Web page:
My gaming group is brand new. We had our first session tonight. I had a few questions for this SE... the first is this one.
Why does shifting in D&D 4 not provoke Opportunity Attacks? Or am I reading some rule incorrectly?
In fencing you are taught steps that allow you to engage or disengage from an opponent without offering an opening to your enemies blade. I have listed a few examples below:
I have only a little experience in martial arts but I know they teach the same sort of things. First you have to be able maneuver around without setting yourself up for an attack.
D&D 4e gives you this in the Shift.
The rule is on page 292 of the Player's Handbook:
No Opportunity Attacks: If you shift out of a square adjacent to an enemy, you don’t provoke an opportunity attack.
In 4e, the overriding design philosophy is that "specific trumps general" from this, all else emerges.
The general case is that Opportunity Actions trigger when:
This represents someone getting in a quick hit while the opposing creature is distracted.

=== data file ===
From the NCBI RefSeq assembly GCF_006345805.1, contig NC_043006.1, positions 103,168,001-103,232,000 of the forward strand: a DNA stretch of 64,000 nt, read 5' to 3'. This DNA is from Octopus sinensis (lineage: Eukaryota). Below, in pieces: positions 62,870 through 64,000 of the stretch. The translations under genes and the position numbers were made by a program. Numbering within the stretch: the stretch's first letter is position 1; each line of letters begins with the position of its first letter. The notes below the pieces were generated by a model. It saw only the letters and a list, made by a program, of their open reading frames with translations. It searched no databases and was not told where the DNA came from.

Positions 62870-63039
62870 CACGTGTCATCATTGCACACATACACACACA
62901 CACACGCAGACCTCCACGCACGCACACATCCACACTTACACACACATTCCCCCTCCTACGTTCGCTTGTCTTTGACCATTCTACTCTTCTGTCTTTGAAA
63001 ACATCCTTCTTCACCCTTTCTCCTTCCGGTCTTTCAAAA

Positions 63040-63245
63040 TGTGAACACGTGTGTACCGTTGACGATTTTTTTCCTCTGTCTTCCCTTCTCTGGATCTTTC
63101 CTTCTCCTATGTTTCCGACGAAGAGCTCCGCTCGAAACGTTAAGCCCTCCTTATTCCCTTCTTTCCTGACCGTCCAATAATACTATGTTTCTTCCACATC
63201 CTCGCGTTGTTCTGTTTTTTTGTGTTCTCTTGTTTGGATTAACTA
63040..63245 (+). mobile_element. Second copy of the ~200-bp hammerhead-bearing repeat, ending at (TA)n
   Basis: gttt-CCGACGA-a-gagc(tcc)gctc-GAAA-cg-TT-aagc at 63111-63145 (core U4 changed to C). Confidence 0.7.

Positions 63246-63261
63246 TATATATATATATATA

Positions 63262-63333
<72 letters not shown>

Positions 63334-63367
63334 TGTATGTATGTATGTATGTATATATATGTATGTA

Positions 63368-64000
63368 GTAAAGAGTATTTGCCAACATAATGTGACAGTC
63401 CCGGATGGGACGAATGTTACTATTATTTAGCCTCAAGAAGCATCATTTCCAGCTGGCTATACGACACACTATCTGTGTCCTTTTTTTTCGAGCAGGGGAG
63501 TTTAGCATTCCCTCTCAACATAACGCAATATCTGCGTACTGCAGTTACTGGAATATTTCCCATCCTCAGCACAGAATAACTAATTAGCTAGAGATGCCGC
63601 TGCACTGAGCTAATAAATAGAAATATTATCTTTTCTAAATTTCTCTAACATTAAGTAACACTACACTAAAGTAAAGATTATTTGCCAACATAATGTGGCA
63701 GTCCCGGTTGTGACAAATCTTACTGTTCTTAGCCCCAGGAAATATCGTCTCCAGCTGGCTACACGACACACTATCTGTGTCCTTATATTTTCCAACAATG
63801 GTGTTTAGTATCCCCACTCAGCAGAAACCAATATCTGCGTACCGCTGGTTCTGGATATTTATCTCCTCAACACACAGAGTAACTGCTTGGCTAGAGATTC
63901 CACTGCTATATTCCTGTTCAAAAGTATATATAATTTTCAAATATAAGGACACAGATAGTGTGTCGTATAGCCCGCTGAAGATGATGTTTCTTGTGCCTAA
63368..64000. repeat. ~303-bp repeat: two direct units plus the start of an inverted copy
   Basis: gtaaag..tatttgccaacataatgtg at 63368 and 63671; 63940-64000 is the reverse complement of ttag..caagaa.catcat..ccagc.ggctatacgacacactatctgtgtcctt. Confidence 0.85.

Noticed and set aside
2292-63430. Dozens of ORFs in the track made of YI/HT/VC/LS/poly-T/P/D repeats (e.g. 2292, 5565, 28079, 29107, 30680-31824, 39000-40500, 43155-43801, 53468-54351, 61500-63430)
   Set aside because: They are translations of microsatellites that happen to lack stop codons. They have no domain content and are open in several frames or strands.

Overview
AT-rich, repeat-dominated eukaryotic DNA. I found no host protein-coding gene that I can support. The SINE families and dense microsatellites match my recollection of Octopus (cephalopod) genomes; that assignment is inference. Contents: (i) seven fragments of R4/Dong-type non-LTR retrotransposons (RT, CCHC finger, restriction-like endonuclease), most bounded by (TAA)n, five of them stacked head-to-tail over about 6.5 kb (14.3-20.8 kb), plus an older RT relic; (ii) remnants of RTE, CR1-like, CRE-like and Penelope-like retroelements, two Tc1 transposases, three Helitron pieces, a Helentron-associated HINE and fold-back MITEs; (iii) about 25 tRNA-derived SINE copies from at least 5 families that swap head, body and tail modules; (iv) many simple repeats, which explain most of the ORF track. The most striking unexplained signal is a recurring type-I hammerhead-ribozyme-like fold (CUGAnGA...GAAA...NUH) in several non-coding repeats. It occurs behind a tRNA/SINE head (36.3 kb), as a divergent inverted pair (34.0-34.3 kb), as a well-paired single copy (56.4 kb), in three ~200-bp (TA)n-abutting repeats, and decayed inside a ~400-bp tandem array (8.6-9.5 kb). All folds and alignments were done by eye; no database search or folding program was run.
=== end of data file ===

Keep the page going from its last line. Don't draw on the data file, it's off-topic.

However, the specific case of a shift 1 overrides the general. A shift is, flavourfully:
Thereby being a cautious movement while keeping one's guard up. Functionally, a shift is:
With some other special notes about when it can be used. Thus, a shift is an action which uses the creature's move action on their turn, that explicitly limits distance moved (1 square) and what happens on that movement (no opportunity attacks.)
Then, the even more specific powers can override this more generalized definition for increased movement rates, usually during the course of a power.
The hierarchy of authority in this case, looks soemthing like the following:
Move Action: move on your turn \-> Shift action: use your move to move one square without provoking \-> Passing Attack (a fighter power): You can shift as part of the power
Using the specific to general overrides, we get: you can move 1(in this case) square (movement without provoking) as part of the power (movement without a move action) but you still must follow the rules for movement, such as staying on the ground.
The idea of exceptions is a bit hard to get used to if you're used to playing other editions of D&D. The consequence of "specific beats general" is that you only have to know your character's actions and the rules that they modify, such as shifting.
The overriding reason is that while Opportunity Attacks look great on paper, they're a pain in the ass in practice, so you need some way to be able to move and not get hit with them. Shifts are in place specifically to facilitate this.